As for the first question, about longer-form read-alouds for three-year-olds, we usually do Pooh around age four (though Rilla didn’t cotton to it at that age; nor did Wonderboy), and we nearly always read the My Father’s Dragon series as our first novels. I have a list of other good read-alouds for four-year-olds here. I remember reading The Lion, the Witch, and the Wardrobe to Jane at age four, and Rose’s obsession at that age (and long afterward) was anything to do with Greek myths, but Rilla (at age six) still MUCH prefers picture books and Early Readers over anything that looks like a novel. She eyed Brambly Hedge with suspicion at first, because of its size (we have the large Treasury edition that includes all the books), but its profusion of pictures won her over. She also loved The Cottage by Bantry Bay and The Family Under the Bridge. But now it’s back to ‘Too long, not enough pictures, I only like picture books.’ Which is fine with me. Our picture-book collection occupies a formidable amount of square footage in this little house; it’s got to earn its keep. 🙂
Besides the list of short novels and story collections I linked to above, let me throw in a vote for Thornton Burgess’s various animal stories (available in inexpensive Dover editions). Also the Family Treasury of Little Golden Books: obviously, those are picture books, not novels, but the older Golden Books tend to be quite text-rich. Any good collection of folk or fairy tales is an excellent choice for three- and four-year-olds (though don’t be surprised if most fairy tales turn out to be too long for a three-year-old to hear in one sitting; that goes for any longer-form prose story, really). Just So Stories—delicious—already on my other list, I think.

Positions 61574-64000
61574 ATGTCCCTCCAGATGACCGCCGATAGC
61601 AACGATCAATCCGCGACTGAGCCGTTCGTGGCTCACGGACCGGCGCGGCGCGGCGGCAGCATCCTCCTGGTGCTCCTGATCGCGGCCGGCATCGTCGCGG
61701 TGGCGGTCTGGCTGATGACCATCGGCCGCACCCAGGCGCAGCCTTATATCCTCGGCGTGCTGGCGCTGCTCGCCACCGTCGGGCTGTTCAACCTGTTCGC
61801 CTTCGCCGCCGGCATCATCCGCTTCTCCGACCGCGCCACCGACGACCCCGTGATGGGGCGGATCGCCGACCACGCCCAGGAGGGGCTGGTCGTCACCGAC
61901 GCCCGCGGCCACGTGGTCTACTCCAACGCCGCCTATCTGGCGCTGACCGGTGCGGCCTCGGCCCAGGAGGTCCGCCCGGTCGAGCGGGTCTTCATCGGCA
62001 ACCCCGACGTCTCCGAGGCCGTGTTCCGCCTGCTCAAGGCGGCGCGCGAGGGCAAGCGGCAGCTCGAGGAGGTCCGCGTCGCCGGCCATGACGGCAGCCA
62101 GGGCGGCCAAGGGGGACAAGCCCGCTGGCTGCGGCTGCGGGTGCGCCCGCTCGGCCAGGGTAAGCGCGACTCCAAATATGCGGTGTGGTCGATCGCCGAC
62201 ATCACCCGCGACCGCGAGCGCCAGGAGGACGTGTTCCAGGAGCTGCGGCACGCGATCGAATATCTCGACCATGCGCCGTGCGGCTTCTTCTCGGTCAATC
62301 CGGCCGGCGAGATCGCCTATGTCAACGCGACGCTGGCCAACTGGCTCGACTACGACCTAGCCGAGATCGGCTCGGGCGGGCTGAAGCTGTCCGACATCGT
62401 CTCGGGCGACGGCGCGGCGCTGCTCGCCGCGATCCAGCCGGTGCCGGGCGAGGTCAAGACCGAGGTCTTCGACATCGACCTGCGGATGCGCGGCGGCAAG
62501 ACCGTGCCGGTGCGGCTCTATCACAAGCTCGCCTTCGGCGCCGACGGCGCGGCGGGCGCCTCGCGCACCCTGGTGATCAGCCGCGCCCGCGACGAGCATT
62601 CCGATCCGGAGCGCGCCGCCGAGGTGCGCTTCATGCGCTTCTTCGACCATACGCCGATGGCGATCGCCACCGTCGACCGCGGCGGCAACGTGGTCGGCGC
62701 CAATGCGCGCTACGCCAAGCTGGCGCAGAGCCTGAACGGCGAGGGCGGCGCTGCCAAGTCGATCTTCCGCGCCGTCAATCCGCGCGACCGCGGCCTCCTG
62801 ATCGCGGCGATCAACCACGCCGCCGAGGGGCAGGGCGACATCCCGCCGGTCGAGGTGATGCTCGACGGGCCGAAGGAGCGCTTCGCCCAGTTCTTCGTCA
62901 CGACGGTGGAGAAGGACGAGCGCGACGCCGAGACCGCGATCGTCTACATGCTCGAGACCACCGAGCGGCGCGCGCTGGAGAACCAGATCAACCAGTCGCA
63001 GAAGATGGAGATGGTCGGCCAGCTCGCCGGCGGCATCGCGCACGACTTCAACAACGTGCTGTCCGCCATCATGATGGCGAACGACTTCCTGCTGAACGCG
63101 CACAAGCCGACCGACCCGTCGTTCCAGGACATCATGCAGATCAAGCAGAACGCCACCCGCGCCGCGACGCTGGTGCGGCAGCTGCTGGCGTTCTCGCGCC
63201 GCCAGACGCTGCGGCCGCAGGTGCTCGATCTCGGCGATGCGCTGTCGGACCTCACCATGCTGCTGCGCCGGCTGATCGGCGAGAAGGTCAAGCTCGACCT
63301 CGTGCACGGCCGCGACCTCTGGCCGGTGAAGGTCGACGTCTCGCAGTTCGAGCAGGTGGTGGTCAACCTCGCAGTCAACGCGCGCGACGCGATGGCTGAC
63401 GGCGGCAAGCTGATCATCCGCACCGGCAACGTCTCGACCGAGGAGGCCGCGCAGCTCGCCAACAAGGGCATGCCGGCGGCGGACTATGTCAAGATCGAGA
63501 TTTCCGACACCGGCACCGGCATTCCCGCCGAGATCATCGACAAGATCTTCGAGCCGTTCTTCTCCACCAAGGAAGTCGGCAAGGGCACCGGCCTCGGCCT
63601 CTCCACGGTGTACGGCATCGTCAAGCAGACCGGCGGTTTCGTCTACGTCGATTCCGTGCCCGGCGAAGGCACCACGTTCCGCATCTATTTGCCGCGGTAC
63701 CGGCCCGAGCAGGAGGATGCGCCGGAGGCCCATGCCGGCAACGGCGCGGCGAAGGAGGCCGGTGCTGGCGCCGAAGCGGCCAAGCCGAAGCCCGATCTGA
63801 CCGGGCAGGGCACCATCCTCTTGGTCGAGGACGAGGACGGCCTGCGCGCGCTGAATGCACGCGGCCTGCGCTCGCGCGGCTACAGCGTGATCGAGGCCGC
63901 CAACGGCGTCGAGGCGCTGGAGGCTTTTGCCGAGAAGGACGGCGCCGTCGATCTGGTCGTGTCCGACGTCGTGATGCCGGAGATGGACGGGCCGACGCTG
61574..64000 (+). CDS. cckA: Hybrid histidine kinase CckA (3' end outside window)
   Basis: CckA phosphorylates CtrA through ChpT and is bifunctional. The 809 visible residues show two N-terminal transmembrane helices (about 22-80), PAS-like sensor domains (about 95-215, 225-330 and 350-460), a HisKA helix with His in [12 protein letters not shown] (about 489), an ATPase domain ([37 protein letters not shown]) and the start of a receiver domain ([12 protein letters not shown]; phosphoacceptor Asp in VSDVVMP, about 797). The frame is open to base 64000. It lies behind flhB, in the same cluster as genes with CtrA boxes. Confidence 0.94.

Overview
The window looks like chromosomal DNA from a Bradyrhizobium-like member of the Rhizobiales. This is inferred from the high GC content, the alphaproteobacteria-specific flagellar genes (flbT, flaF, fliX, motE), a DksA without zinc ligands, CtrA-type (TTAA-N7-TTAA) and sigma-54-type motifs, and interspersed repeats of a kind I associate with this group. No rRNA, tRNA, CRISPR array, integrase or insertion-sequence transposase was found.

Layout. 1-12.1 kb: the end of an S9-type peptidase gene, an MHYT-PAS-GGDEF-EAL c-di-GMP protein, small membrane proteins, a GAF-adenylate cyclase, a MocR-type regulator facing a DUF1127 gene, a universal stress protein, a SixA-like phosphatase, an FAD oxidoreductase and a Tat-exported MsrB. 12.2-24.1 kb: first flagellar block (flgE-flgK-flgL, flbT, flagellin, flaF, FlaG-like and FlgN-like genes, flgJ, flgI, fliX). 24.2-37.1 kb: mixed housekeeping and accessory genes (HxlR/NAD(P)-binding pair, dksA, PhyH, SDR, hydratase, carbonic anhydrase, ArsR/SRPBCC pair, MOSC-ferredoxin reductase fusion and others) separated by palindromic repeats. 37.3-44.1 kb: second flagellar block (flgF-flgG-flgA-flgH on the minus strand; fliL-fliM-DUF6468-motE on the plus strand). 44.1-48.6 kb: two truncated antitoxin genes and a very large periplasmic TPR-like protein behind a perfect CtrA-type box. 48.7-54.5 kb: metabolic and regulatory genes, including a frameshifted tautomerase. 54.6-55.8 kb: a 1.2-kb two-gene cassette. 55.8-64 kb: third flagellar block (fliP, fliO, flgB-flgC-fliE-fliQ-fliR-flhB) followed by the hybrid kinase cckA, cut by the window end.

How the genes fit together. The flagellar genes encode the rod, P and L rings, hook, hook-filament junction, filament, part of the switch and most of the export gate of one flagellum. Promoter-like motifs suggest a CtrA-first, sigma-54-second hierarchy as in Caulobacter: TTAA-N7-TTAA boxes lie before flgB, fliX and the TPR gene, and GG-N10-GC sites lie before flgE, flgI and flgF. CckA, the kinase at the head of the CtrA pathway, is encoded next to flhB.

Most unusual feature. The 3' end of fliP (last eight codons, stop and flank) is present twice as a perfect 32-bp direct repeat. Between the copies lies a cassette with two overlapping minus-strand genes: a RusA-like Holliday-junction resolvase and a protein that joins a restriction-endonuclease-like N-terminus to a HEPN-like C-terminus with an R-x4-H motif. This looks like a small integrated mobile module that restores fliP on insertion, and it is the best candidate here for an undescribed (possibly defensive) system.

As I list all these suggestions, I’m aware that Huck (who will be four in January) is not ready for many of them. Too much text for his busy, bouncy body. I could woo him with Just So Stories, I think (note to self: give it a try) and the Little Golden Books, but he wandered off quickly when I was reading a Burgess story to Rilla the other day. What he wants, over and over and over and whyyyy did we succumb to the request?, is a Thomas the Tank Engine 8×8 we picked up after my booksigning last week. I am Beezus, he is Ramona, and this book is our Scoopy.
(I guarantee you no one involved in the publication of this Thomas book read it out loud even once, much less six times a day, every day for a week. I’m just saying.)
Speaking of picture books and early readers! (And every other kind of children’s book.) There’s still a week left to nominate your favorite books of the past year for the CYBILs Awards. Book apps, too! That’s the committee I’m serving on this year. I’d love to hear what your 2012 picks are.
Oh, and it’s Monday, which means a new Thicklebit.
Today is a big day for me: pub day for two new books. That doesn’t happen often—books launching on the same date, and it’s been a whirlwind for me this month with Fox and Crow Are Not Friends launching a couple of weeks ago. Usually things are more spread out, but one book got moved up, and one got moved back, and boom! Three, three, three books in one month. I’m a bit dizzy.
And you’ll have to bear with me, because instead of doing my authorly duty to share links and talk up one book, I must do it for three. They’re all my babies. They’re heading out into the great world and I feel much the same as I did in June when I put my seventeen-year-old on a plane to spend the summer at an internship in Austin. I suppose the difference is that one never says about one’s book, “Oh, they just grow up so fast!” Takes a looooong time to raise these story-children.